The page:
“You see two completely different types of worlds,” said Papazian, an assistant professor in the Accounting and Finance Department and director of the Mucci Capital Markets Lab. “They were able to see where they fit because personality and skill set goes a long way toward where you work in finance.”
Students visited the equity and foreign exchange trading floor at State Street Global Advisors.
They met senior management during a breakfast network session then held a panel discussion with young executives regarding their profession and their careers. They followed that with a meeting with senior members of the product management team.
Papazian said she wanted students to experience the culture of each firm and learn about the financial products that each firm offers their clients, Papazian said.
The panel discussion included young executives who are only a few years out of college themselves, said senior Matthew Chirokas, of Westford, who’s a finance major.
Each of the SSGA executives had started their careers at other companies to get experience before joining the firm, Chirokas said.
They talked about the transition from college to the workforce and the job opportunities they found, he said.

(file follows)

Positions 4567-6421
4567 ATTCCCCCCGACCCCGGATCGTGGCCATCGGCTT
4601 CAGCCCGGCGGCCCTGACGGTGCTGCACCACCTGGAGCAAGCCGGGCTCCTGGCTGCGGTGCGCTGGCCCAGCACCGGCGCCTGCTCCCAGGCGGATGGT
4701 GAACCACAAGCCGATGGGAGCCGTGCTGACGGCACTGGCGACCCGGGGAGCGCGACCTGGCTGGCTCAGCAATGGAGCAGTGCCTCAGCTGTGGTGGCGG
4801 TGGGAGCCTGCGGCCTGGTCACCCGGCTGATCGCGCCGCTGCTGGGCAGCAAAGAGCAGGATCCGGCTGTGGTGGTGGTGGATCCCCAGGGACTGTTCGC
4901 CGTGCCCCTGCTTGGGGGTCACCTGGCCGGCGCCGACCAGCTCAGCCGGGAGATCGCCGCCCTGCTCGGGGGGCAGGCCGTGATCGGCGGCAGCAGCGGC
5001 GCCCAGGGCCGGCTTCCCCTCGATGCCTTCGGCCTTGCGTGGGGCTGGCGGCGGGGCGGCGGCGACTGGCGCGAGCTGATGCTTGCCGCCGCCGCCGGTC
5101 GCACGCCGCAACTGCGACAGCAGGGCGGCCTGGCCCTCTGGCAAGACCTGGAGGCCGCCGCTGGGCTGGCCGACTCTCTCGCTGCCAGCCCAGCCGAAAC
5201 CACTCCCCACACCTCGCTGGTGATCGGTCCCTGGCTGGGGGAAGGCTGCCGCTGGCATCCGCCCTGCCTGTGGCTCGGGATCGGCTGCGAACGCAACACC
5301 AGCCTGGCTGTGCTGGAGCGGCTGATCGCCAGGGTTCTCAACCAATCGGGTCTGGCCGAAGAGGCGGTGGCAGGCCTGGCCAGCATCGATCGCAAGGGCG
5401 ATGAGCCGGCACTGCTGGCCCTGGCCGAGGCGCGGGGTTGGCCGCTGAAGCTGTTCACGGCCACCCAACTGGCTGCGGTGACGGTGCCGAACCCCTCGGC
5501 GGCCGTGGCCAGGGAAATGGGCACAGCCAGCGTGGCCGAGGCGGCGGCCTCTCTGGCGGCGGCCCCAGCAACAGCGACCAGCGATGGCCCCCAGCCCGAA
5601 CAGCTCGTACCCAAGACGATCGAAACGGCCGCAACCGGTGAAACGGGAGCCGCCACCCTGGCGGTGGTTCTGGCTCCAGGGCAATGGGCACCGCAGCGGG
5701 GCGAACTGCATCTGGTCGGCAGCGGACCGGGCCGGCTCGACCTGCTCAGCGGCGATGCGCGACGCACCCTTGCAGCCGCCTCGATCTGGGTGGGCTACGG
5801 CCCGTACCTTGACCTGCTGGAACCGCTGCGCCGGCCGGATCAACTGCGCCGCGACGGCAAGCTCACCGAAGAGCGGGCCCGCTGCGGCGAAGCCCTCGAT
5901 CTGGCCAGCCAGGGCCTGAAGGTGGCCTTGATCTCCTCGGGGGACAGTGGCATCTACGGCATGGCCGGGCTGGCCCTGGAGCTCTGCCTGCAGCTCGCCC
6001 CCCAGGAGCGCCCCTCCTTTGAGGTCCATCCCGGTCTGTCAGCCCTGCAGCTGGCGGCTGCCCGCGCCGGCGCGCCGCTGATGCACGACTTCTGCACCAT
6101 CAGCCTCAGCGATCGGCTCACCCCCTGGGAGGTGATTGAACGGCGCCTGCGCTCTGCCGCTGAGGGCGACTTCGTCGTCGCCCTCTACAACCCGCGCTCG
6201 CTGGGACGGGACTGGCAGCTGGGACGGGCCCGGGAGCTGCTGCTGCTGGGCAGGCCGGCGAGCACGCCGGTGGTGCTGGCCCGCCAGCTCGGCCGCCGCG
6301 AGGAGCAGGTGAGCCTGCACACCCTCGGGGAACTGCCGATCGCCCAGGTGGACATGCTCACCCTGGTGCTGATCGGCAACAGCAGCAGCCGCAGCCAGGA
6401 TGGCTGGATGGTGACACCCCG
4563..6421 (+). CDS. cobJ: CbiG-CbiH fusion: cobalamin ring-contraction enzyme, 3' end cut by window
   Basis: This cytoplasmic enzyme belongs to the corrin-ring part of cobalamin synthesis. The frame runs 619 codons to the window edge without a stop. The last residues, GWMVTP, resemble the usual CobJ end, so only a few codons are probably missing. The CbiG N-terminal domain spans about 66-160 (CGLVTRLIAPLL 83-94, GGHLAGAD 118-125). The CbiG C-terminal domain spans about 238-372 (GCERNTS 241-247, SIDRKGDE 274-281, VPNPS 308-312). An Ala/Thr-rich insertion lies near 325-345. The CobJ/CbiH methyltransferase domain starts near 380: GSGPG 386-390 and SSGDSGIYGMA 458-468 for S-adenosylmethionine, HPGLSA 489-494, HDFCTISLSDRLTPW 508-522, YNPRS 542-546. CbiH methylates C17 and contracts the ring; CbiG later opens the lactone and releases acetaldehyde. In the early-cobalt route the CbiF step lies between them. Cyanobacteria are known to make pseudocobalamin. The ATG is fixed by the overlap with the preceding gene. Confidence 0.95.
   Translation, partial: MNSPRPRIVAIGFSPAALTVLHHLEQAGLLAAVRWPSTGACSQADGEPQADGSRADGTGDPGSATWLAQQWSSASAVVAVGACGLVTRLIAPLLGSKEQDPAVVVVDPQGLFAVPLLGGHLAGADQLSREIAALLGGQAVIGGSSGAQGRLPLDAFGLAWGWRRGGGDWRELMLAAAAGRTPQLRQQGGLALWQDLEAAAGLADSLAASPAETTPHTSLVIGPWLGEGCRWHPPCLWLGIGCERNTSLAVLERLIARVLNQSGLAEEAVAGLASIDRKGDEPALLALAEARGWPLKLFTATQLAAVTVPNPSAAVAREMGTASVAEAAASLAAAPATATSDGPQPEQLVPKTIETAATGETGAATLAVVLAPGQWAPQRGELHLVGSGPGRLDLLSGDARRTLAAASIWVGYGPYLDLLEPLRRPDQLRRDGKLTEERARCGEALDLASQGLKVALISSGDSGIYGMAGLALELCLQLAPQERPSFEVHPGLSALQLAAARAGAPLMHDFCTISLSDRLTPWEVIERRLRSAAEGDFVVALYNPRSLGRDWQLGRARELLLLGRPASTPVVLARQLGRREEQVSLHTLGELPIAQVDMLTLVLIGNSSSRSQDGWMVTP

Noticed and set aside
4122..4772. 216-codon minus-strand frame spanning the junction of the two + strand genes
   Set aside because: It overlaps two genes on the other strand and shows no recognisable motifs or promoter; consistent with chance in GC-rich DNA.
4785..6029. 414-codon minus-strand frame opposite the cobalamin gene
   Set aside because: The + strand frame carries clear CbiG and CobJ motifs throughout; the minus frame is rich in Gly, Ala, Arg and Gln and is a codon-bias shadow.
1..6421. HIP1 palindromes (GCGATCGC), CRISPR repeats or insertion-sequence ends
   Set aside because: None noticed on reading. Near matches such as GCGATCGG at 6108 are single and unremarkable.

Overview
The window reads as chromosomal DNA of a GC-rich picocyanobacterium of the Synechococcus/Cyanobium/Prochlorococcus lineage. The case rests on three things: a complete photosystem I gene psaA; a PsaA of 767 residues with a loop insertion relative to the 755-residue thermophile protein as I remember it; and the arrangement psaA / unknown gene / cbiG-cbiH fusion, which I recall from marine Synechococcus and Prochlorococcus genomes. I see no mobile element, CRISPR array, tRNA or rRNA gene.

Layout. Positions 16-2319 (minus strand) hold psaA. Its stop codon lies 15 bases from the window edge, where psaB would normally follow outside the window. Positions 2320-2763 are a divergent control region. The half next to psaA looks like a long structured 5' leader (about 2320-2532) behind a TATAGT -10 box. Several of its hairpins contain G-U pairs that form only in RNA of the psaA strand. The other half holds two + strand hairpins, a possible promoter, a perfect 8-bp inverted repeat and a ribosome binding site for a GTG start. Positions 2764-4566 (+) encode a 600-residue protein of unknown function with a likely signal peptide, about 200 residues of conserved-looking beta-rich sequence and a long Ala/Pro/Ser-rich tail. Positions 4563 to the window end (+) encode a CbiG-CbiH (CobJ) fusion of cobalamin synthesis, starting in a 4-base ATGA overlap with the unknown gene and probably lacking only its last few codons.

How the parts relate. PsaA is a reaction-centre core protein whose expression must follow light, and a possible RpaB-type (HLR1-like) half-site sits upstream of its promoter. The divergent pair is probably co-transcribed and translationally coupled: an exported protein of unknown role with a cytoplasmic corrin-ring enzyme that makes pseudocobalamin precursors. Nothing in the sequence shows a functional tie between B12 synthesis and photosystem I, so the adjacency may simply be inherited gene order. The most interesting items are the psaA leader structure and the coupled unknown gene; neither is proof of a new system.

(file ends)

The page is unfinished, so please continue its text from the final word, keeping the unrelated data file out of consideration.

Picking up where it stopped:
Chirokas said he played a minor role in planning the trip and had scheduled an interview with SSGA for the day after the trip. It gave him a better understanding of the corporate culture and familiarity with the company that he couldn’t have gotten without the trip, he said.
During the afternoon, students visited Webster Bank downtown Boston, which lends to individuals, small business, and middle market corporations.
“They actually could feel the difference in cultures of the two financial firms,” Papazian said.
The students researched the senior management teams before the visit and had a number of questions prepared.
“It was wonderful for the students to experience what it’s like to network in a professional environment,” Papazian. “I was so proud of them.”
The trip was an excellent opportunity to network and get firsthand education from professionals to whom they might not normally have access, Chirokas said.